The Global Economy in 2014
By Christine Lagarde, Managing Director, IMF
National Press Club, Washington DC
January 15, 2014
AS PREPARED FOR DELIVERY
Good afternoon. I would like to thank the National Press Club, and especially President Angela Greiling Keane, for inviting me to this prestigious venue.
Let me begin by wishing you all a happy New Year. I think this is appropriate, given that we are halfway between western New Year and lunar New Year!
It is also appropriate for what I want to talk about today—how the IMF sees the global economy as the wheels of time roll into yet another year.
If we think about it, 2014 will be a milestone in many respects. It will mark the hundredth anniversary of the start of the First World War, the 70th anniversary of the Bretton Woods conference that gave birth to the IMF, and the 25th anniversary of the fall of the Berlin Wall.
It will also mark the 7th anniversary of the financial market jitters that quickly turned into the greatest global economic calamity since the Great Depression.
This crisis still lingers. Yet, optimism is in the air: the deep freeze is behind, and the horizon is brighter. My great hope is that 2014 will prove momentous in another way—the year in which the “seven weak years”, economically speaking, slide into “seven strong years”.
Is this wishful thinking? No, but it will not simply happen on its own. Getting beyond the crisis still requires a sustained and substantial policy effort, coordination, and the right policy mix. Let me talk about this—I will start with the global outlook, and then touch on the policy path I have in mind.
Global outlook and risks
In just a few days, we will be releasing our updated forecasts. While our numbers are still being finalized, I will talk about the main trends as we see them.
• Momentum strengthened in the latter half of 2013, and should strengthen further in 2014—largely due to improvements in the advanced economies.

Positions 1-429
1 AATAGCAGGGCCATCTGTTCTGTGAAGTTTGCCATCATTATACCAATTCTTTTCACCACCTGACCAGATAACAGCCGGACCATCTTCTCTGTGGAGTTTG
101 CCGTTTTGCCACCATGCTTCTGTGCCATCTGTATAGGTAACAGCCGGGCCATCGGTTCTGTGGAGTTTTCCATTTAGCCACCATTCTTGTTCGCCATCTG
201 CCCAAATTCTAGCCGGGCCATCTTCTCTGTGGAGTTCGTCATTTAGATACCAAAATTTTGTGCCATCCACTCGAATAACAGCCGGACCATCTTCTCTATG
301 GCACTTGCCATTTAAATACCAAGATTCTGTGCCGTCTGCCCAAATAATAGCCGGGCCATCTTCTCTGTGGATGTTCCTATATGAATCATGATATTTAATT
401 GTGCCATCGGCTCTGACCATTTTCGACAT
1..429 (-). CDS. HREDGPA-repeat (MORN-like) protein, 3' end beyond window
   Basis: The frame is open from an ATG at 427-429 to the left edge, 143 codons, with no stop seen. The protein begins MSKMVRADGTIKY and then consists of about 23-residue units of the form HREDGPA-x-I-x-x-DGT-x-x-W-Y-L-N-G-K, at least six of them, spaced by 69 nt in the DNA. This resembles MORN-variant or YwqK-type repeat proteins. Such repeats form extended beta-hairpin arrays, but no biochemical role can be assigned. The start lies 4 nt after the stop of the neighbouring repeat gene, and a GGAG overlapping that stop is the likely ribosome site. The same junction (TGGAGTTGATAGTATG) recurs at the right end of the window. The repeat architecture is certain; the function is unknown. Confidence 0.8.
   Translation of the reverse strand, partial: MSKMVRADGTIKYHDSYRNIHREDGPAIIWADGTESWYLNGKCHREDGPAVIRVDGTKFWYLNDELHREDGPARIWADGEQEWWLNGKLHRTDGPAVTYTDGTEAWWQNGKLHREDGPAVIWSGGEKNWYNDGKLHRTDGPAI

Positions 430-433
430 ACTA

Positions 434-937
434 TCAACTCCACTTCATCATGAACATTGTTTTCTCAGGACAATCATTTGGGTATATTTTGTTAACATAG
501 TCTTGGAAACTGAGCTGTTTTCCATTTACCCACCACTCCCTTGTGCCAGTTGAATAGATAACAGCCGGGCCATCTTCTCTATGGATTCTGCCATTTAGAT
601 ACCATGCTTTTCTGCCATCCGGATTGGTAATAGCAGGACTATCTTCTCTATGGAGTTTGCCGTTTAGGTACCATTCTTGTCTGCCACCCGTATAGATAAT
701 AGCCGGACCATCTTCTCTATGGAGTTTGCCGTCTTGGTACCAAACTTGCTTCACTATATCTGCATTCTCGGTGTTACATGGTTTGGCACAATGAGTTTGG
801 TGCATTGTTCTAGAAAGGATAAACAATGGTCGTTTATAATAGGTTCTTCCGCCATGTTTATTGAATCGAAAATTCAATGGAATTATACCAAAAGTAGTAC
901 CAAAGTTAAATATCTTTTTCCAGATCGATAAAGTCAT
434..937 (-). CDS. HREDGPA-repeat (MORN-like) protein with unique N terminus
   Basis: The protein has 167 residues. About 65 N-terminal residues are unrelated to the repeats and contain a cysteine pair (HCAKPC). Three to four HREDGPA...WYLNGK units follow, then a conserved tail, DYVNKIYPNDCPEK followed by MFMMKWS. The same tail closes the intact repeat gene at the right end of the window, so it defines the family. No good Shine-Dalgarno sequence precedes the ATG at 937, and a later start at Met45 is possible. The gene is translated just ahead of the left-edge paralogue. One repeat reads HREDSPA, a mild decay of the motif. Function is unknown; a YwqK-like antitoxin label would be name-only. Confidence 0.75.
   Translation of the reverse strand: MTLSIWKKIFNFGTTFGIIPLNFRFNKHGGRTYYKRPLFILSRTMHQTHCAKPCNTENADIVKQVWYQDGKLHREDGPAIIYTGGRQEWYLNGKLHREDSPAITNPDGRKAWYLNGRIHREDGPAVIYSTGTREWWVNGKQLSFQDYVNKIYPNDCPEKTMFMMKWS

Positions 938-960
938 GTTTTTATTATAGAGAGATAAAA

• Yet, global growth is still stuck in low gear. It remains below its potential, which we think is somewhere around 4 percent. This means that the world could create more jobs before we would need to worry about the global inflation genie coming out of its bottle.
• Even for the advanced economies, however, the outlook is still subject to significant risks. With inflation running below many central banks’ targets, we see rising risks of deflation, which could prove disastrous for the recovery. If inflation is the genie, then deflation is the ogre that must be fought decisively.
• During the years of crisis, we have relied on the emerging markets to keep the global economy afloat. Together with the developing countries, they accounted for three-quarters of global growth over the past half decade. However, a growing number of emerging markets are slowing down as the economic cycle turns.
• We also see risks arising from financial market turbulence and the volatility of capital flows. The reaction to the Fed’s tapering has been calm so far, and this is good news, but there still could be some rough waters ahead.
• Overall, the direction is positive, but global growth is still too low, too fragile, and too uneven. Moreover, it is not enough to create the jobs for the more than 200 million people around the world who need them.